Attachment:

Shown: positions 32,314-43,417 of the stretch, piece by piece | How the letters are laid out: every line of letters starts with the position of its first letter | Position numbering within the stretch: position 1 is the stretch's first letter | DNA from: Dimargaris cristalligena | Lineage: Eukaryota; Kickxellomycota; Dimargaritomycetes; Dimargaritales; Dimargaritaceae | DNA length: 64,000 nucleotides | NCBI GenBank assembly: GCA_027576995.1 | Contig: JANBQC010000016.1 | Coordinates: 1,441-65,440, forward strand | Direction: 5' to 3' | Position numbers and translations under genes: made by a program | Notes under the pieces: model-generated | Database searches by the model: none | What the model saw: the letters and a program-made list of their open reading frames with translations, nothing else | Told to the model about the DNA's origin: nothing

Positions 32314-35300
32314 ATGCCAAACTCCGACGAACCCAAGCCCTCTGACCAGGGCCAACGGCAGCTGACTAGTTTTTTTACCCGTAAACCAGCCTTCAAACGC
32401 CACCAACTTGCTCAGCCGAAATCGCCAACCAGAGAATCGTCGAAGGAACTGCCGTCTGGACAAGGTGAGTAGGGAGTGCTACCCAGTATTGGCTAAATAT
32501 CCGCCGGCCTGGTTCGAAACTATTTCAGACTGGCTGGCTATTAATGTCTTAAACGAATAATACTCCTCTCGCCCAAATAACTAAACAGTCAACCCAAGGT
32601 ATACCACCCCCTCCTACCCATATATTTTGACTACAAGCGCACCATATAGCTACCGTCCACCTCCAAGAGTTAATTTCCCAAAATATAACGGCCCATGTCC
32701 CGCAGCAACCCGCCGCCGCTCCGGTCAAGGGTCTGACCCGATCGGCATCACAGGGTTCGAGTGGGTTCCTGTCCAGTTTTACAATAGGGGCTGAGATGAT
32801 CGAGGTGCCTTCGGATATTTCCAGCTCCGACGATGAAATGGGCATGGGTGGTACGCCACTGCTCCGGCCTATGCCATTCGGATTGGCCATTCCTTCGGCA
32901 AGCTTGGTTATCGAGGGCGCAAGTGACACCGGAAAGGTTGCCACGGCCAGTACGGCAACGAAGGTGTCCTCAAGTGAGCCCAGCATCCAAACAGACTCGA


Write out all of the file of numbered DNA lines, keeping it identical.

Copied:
Shown: positions 32,314-43,417 of the stretch, piece by piece | How the letters are laid out: every line of letters starts with the position of its first letter | Position numbering within the stretch: position 1 is the stretch's first letter | DNA from: Dimargaris cristalligena | Lineage: Eukaryota; Kickxellomycota; Dimargaritomycetes; Dimargaritales; Dimargaritaceae | DNA length: 64,000 nucleotides | NCBI GenBank assembly: GCA_027576995.1 | Contig: JANBQC010000016.1 | Coordinates: 1,441-65,440, forward strand | Direction: 5' to 3' | Position numbers and translations under genes: made by a program | Notes under the pieces: model-generated | Database searches by the model: none | What the model saw: the letters and a program-made list of their open reading frames with translations, nothing else | Told to the model about the DNA's origin: nothing

Positions 32314-35300
32314 ATGCCAAACTCCGACGAACCCAAGCCCTCTGACCAGGGCCAACGGCAGCTGACTAGTTTTTTTACCCGTAAACCAGCCTTCAAACGC
32401 CACCAACTTGCTCAGCCGAAATCGCCAACCAGAGAATCGTCGAAGGAACTGCCGTCTGGACAAGGTGAGTAGGGAGTGCTACCCAGTATTGGCTAAATAT
32501 CCGCCGGCCTGGTTCGAAACTATTTCAGACTGGCTGGCTATTAATGTCTTAAACGAATAATACTCCTCTCGCCCAAATAACTAAACAGTCAACCCAAGGT
32601 ATACCACCCCCTCCTACCCATATATTTTGACTACAAGCGCACCATATAGCTACCGTCCACCTCCAAGAGTTAATTTCCCAAAATATAACGGCCCATGTCC
32701 CGCAGCAACCCGCCGCCGCTCCGGTCAAGGGTCTGACCCGATCGGCATCACAGGGTTCGAGTGGGTTCCTGTCCAGTTTTACAATAGGGGCTGAGATGAT
32801 CGAGGTGCCTTCGGATATTTCCAGCTCCGACGATGAAATGGGCATGGGTGGTACGCCACTGCTCCGGCCTATGCCATTCGGATTGGCCATTCCTTCGGCA
32901 AGCTTGGTTATCGAGGGCGCAAGTGACACCGGAAAGGTTGCCACGGCCAGTACGGCAACGAAGGTGTCCTCAAGTGAGCCCAGCATCCAAACAGACTCGA